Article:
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The Giants, unsurprisingly, plan to make third baseman Pablo Sandoval a qualifying offer after the season, Jon Heyman of CBSSports.com reports. Heyman notes that the two sides have not engaged in any extension discussions since the spring, which would seem to indicate that a late-breaking deal is rather unlikely — particularly since both team and player are rather occupied at the moment. All said, it seems that Sandoval will test the market, where he will be among the most hotly-pursued free agents.
As the rest of the division looks to emulate San Francisco’s success, here are some non-player moves of note from the NL West:
- In yet another round of important front office additions, the Diamondbacks have announced the hiring of former Nationals assistant GM Bryan Minniti to the AGM post. Also joining the mix in Arizona is Mike Russell, formerly a scout with the Tigers, who has been named Special Assistant to the Senior VP of Baseball Operations and Coordinator of Professional Scouting.
- The Padres announced today that they have hired Sam Geaney away from the Athletics to serve as San Diego’s new director of player development. According to the press release, Geaney, who had been serving as Oakland’s coordinator of international scouting, will be “responsible for managing all of the organization’s player development efforts, including working with roving coordinators as well as managers and coaches at each of the club’s affiliates.” Geaney graduated from the University of California Cal Berkeley in 2007 and had been with the A’s since joining the organization as an intern in 2006.
- The Rockies have fired pitching coach Jim Wright and bullpen coach Bo McLaughlin, the team announced today. Colorado will immediately begin a search to fill both positions, the team added. As the Denver Post’s Nick Groke writes, Wright has been pitching coach for three seasons and was initially a co-pitching coach with McLaughlin before the latter assumed the role of bullpen coach in 2013. The Rockies’ 4.83 team ERA over the past three seasons is the worst in baseball, as is their collective 4.33 FIP.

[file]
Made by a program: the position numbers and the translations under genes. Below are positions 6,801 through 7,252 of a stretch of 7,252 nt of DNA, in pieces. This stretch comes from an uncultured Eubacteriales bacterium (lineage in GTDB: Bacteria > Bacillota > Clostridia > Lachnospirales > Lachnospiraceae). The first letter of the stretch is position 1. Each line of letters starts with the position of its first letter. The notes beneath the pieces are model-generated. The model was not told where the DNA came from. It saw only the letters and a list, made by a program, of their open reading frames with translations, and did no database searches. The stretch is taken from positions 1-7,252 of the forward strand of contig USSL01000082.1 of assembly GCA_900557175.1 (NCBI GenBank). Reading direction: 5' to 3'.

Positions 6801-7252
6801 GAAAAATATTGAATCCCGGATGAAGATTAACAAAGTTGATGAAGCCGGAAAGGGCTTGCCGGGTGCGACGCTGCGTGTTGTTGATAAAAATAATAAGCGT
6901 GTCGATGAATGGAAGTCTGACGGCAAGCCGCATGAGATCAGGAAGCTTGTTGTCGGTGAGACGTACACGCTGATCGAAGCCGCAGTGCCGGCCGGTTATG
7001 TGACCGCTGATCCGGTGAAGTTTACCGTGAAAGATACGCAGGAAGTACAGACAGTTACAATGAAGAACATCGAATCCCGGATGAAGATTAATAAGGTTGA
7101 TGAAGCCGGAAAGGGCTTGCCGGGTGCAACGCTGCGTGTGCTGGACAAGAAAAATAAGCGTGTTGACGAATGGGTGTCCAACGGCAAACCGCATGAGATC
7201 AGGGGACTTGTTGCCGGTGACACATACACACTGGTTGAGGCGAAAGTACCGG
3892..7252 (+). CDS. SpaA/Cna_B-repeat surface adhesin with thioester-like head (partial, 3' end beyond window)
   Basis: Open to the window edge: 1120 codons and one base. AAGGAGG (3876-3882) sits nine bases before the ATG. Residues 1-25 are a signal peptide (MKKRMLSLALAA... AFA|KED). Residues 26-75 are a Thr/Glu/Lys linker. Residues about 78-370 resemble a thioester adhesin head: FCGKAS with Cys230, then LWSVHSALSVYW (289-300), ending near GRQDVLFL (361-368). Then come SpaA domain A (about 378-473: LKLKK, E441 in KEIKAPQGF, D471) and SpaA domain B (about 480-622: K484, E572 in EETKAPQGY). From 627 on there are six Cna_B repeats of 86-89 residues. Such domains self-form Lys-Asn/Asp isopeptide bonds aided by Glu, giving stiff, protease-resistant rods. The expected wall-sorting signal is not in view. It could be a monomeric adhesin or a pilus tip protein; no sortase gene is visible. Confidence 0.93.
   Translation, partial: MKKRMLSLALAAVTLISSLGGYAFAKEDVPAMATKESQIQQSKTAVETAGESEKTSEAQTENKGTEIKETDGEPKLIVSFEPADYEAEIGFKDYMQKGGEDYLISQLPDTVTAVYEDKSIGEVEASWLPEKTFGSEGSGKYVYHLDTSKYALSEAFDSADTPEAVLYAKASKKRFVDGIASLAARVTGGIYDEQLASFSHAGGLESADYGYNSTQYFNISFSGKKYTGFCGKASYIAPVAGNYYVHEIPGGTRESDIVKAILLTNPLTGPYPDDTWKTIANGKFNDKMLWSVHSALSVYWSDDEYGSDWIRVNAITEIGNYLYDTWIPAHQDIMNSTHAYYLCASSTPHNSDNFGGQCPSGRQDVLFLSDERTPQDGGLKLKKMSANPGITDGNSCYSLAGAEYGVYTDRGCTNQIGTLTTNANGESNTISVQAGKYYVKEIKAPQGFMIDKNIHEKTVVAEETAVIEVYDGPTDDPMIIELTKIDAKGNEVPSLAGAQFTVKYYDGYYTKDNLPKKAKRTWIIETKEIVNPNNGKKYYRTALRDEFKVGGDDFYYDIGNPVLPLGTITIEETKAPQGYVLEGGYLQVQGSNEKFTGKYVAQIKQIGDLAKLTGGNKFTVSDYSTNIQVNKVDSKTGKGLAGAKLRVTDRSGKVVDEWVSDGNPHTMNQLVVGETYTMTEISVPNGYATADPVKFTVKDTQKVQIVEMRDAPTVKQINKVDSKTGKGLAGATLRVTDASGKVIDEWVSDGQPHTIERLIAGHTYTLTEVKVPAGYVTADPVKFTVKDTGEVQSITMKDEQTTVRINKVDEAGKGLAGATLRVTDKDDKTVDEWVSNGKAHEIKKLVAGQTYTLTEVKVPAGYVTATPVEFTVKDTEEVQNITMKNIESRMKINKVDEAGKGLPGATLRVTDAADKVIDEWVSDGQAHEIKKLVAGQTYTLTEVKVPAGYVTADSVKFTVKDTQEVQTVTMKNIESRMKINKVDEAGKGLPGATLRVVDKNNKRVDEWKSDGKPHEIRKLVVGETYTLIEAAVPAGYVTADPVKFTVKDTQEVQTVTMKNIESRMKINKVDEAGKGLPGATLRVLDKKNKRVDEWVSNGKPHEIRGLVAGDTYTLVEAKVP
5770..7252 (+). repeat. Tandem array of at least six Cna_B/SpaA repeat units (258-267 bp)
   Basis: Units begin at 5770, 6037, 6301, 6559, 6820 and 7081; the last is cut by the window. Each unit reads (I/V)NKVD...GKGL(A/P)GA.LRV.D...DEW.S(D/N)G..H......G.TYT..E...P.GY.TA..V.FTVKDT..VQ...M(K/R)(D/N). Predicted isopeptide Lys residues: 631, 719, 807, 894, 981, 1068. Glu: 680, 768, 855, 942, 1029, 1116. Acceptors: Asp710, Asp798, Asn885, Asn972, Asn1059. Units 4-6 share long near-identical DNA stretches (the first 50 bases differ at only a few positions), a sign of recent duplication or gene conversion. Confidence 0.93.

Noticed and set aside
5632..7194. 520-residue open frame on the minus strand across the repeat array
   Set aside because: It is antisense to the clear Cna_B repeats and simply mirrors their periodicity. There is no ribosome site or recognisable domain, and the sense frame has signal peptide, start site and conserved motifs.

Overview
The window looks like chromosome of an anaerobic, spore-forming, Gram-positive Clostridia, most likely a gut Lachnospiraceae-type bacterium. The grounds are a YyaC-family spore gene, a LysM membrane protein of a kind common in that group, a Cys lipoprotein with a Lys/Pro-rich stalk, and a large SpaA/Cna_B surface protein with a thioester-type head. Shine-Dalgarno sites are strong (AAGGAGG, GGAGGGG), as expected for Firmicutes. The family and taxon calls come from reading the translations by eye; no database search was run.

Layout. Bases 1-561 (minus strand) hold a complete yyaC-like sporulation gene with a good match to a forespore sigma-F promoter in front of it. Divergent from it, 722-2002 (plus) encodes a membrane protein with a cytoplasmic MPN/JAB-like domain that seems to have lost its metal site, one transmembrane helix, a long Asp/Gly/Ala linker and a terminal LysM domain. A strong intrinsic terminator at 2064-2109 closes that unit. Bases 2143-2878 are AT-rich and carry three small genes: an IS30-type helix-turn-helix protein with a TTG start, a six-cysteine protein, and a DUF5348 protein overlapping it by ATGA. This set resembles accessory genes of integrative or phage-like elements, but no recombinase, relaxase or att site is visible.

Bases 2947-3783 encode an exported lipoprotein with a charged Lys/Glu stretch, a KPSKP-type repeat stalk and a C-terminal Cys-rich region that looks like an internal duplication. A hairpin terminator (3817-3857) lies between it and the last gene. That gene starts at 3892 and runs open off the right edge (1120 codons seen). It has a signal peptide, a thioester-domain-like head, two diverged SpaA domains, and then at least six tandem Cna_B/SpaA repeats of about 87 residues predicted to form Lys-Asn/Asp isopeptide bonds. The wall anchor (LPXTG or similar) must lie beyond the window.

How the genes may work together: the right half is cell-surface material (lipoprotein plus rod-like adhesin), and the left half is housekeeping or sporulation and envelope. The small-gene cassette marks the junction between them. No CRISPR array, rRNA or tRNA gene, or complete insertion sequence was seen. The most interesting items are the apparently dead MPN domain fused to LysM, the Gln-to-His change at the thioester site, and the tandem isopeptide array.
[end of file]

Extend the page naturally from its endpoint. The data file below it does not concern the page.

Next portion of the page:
Here’s the latest from the NL West.
- Rumors that the Dodgers are interested in Josh Byrnes for a front office role are gaining steam, writes Ken Gurnick of MLB.com. The former Diamondbacks and Padres GM was seen taking in an AFL game with Dodgers president Stan Kasten and special adviser Pat Corrales. Interestingly, Los Angeles has openings at GM and farm director – both positions that fit Byrnes’ resume. He began his front office career as a scout in the Indians organization, eventually moving up to scouting director before leaving with Dan O’Dowd for an assistant GM post in Colorado. If Byrnes does latch on with the Dodgers, it will be his fourth NL West organization.
- New Diamondbacks catching prospect Peter O’Brien is known for his power but comes with questions about his defense, reports Nick Piecoro of The Arizona Republic. When the Diamondbacks acquired O’Brien from the Yankees for Martin Prado, they knew he might not stick behind the dish. For what it’s worth, O’Brien says all the right things about his dedication to catching. Arizona farm director Mike Bell also sounds positive, saying “he just needs to catch more.” Including the AFL, O’Brien has blasted 37 home runs in 444 plate appearances across four levels this season.